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A Journal on Dermatology and Sexually Transmitted Diseases
Official Journal of the Italian Society of Dermatology and Sexually Transmitted Diseases
Indexed/Abstracted in: EMBASE, PubMed/MEDLINE, Science Citation Index Expanded (SciSearch), Scopus
Impact Factor 1,014
Giornale Italiano di Dermatologia e Venereologia 2015 Oct 07
Atopic dermatitis and dental manifestations
Perugia C. 1, Saraceno R. 2, Ventura A. 2, Lore’ B. 3, Chiaramonte C. 4, Docimo R. 1, Chimenti S. 2
1 Department of Paediatric Dentistry, University of Rome Tor Vergata, Rome, Italy;
2 U.O.C. of Dermatology, University of Rome Tor Vergata, Rome, Italy;
3 Department of Oral and Maxillo-Facial Surgery of the University of Rome Tor Vergata, Rome, Italy;
4 Department of Statistics, University of Rome Tor Vergata, Rome, Italy
BACKGROUND: atopic dermatitis is a chronic skin disease associated with epidermal dysfunction commonly seen in children.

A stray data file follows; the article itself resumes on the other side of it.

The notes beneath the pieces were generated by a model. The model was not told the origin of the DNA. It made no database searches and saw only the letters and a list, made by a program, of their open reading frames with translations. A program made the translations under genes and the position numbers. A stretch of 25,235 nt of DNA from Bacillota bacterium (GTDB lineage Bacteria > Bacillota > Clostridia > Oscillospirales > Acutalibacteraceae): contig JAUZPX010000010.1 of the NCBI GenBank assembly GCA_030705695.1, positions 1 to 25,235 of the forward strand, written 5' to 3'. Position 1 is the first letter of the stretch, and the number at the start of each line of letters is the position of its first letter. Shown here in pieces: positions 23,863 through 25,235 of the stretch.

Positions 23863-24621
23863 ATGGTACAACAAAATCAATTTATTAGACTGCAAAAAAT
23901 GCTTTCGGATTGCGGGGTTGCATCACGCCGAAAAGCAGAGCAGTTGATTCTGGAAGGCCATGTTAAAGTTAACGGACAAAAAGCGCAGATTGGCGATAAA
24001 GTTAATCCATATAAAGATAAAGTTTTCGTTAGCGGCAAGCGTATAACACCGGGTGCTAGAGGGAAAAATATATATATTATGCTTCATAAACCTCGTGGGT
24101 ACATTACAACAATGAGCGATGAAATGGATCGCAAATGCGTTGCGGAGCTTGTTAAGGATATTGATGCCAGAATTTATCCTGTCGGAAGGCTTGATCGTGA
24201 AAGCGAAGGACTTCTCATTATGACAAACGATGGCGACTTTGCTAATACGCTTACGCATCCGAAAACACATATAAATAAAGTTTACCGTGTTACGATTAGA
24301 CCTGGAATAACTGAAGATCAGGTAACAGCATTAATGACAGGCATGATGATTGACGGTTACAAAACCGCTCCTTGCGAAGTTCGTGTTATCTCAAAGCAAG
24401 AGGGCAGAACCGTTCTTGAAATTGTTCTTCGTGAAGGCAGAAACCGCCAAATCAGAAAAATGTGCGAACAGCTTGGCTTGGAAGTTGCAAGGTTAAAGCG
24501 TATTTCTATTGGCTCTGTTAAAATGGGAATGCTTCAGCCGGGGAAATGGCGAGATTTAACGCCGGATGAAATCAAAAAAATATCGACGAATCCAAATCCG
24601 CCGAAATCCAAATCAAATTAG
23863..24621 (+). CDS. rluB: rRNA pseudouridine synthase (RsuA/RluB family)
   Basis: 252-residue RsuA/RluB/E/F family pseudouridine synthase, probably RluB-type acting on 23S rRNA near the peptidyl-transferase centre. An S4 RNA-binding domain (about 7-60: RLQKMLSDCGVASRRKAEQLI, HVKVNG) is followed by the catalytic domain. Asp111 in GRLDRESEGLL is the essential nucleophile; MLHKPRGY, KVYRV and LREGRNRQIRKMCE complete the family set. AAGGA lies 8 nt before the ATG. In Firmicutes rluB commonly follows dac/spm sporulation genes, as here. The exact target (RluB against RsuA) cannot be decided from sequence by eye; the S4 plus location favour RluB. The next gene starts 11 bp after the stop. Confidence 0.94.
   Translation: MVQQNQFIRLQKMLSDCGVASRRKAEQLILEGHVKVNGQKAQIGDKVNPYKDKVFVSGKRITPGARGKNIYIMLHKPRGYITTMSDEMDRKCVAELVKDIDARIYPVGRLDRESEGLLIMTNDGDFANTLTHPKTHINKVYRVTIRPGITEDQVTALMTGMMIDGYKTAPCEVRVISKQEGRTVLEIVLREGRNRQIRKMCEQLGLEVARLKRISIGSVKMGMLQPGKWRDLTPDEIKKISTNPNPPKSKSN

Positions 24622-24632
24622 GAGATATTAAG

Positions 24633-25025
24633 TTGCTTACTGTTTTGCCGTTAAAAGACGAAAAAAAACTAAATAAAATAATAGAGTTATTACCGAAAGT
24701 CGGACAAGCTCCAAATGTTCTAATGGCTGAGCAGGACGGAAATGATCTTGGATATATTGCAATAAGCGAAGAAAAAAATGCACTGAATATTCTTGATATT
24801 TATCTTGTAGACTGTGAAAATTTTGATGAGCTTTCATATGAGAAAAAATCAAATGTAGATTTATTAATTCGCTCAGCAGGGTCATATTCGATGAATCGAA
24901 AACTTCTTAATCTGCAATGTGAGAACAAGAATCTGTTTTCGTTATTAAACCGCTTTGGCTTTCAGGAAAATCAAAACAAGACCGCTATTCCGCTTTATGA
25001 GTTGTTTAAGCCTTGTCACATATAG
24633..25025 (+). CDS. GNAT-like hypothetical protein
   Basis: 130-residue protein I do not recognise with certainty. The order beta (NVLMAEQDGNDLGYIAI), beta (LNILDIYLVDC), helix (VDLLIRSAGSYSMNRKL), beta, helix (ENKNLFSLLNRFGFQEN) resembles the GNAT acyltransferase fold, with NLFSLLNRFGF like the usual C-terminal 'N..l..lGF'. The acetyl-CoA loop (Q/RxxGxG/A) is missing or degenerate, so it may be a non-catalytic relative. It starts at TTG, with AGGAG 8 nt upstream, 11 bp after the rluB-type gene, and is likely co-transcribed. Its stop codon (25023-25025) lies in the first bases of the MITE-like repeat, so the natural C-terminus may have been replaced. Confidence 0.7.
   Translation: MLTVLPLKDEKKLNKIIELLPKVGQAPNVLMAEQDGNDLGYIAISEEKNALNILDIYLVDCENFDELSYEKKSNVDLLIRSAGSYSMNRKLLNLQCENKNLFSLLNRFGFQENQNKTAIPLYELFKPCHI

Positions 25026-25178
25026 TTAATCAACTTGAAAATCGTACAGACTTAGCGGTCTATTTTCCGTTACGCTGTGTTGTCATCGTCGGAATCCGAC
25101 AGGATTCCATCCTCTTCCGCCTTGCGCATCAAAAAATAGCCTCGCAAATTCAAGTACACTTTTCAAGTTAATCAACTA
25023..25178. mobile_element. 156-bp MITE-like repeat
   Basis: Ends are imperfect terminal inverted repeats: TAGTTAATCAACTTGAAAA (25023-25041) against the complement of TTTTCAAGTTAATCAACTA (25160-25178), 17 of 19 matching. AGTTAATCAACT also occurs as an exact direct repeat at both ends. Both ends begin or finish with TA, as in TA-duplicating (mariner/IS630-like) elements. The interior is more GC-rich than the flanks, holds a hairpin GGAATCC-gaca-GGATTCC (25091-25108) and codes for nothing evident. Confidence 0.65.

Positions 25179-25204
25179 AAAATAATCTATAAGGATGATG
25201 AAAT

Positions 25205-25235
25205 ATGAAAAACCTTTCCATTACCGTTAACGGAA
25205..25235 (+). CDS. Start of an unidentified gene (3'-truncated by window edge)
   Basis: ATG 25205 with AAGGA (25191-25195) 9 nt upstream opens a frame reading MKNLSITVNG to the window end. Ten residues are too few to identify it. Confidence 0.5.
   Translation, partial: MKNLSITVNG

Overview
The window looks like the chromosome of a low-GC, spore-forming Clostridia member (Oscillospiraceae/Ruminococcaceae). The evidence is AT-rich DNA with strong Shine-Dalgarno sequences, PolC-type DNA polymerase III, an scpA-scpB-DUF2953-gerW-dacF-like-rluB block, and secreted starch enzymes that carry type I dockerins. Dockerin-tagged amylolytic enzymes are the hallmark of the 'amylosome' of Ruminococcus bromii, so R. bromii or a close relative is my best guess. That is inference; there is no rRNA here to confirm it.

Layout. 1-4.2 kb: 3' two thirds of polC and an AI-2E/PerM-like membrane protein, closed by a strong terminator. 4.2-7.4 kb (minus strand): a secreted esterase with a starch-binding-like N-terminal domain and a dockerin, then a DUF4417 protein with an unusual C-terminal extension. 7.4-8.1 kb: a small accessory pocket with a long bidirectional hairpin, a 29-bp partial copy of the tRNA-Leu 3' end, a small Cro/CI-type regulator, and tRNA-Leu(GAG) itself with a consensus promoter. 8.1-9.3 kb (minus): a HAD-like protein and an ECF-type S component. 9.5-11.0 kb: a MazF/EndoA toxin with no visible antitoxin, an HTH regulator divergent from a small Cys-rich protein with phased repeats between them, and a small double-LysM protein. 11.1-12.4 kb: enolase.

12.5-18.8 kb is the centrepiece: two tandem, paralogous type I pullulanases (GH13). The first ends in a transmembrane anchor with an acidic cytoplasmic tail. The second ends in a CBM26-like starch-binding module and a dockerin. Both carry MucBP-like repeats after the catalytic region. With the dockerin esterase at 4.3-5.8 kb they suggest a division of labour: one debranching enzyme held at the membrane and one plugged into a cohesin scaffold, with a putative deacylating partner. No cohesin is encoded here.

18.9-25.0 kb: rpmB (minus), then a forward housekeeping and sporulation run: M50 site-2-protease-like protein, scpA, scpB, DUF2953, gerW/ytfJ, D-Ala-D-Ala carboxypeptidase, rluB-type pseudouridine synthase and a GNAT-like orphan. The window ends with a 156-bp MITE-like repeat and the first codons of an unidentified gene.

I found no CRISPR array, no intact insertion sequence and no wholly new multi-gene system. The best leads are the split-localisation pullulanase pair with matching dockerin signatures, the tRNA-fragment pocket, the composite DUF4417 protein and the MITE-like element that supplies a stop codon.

AIM/OBJECTIVE: aim of this study was to evaluate the possible correlation between atopic dermatitis
and dental diseases in paediatric patients.
MATERIAL AND METHODS: an observational study was conducted by the Department of Paediatric
Dentistry of the Policlinico Tor Vergata among a group of 300 children, between 2 and 17 years of
age and of both genders, for a period of 6 months from January 2013 to June 2013. Sociodemographic
data including race, gender, and age were collected. Clinical and dermatological examinations were performed in all patients; family and medical history of atopy was recorded for each patient and relatives.
RESULTS: 300 patients, aged between 2 and 17 years, with mean age of 8.9 (±2.12), were enrolled;
90/300 (30%) were affected by atopic dermatitis. Of those, 69/90 (76,6%) had a medical history of
spoil habit, 49/90 (54%) had caries, 58/90 (64,4%) had malocclusion disease, 13/90 (14,4%) had
anatomical dental abnormalities.
CONCLUSION: In conclusion, in the current investigation we found a higher prevalence of atopic
dermatitis in pediatric dentistry patients compared to the general population suggesting that dental
diseases could be involved in the pathogenesis of AD.